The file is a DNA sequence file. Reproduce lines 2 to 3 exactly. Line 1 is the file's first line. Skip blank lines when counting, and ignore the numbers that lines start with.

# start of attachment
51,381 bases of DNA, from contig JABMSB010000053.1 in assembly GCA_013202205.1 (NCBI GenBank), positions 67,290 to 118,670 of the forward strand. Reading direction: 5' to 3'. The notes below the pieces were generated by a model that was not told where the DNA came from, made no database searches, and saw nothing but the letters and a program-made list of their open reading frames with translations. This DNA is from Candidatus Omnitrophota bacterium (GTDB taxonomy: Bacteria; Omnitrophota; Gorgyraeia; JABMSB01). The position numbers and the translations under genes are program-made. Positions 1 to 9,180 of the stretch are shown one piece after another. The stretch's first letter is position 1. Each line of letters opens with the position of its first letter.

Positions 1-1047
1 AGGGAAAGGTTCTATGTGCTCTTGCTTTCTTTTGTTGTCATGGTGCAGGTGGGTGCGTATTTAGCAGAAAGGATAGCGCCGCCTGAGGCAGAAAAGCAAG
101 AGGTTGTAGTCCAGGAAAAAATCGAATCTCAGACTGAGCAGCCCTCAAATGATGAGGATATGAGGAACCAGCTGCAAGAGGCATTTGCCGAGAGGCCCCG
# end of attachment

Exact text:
Positions 1-1047
1 AGGGAAAGGTTCTATGTGCTCTTGCTTTCTTTTGTTGTCATGGTGCAGGTGGGTGCGTATTTAGCAGAAAGGATAGCGCCGCCTGAGGCAGAAAAGCAAG